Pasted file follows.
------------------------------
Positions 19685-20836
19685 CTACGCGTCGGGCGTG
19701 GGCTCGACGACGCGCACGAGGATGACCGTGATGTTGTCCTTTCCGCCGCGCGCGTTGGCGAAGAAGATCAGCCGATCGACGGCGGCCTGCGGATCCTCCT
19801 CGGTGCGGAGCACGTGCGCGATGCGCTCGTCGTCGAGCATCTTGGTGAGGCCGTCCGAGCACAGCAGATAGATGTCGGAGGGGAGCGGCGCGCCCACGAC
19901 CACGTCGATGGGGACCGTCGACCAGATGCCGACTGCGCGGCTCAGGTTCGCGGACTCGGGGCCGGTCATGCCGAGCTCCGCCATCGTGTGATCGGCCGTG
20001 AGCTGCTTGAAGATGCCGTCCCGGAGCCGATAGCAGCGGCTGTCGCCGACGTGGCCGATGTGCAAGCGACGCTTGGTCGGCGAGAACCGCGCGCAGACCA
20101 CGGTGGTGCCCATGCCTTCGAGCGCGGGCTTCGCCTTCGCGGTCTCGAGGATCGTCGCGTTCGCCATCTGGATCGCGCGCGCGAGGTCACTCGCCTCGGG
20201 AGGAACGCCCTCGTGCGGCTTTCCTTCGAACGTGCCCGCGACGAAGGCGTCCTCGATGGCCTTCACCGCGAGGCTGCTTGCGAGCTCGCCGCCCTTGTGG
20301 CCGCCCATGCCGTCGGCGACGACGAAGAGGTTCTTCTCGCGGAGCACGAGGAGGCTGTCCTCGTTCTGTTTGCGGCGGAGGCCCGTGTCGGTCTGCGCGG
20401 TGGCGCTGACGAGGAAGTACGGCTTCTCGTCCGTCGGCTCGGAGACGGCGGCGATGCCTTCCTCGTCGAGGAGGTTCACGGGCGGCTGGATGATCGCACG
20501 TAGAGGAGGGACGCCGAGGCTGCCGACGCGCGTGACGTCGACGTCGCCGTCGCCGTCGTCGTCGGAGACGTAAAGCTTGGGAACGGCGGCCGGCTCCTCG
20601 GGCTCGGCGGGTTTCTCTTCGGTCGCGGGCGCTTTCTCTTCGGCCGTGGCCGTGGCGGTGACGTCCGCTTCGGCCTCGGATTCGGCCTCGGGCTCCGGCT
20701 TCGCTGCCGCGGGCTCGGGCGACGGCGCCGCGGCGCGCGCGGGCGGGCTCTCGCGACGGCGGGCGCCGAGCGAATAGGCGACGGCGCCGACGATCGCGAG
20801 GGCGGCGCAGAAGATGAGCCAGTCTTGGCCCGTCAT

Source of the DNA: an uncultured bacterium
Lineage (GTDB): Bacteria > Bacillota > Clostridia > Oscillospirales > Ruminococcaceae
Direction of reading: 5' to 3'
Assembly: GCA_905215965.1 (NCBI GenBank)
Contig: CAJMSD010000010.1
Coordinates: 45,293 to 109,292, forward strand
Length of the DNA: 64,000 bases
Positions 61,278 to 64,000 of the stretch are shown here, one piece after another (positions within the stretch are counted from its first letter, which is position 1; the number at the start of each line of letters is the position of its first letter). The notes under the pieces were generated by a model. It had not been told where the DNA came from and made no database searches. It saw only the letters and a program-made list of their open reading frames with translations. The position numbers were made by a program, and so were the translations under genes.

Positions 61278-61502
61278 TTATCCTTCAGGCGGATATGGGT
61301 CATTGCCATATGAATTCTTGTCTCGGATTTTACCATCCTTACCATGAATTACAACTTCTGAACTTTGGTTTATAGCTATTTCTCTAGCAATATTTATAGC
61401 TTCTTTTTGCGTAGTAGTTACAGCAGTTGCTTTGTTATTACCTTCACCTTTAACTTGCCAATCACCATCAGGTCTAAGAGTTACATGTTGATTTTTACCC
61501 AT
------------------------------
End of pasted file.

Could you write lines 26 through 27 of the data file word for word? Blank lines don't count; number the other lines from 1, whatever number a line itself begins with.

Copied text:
61401 TTCTTTTTGCGTAGTAGTTACAGCAGTTGCTTTGTTATTACCTTCACCTTTAACTTGCCAATCACCATCAGGTCTAAGAGTTACATGTTGATTTTTACCC
61501 AT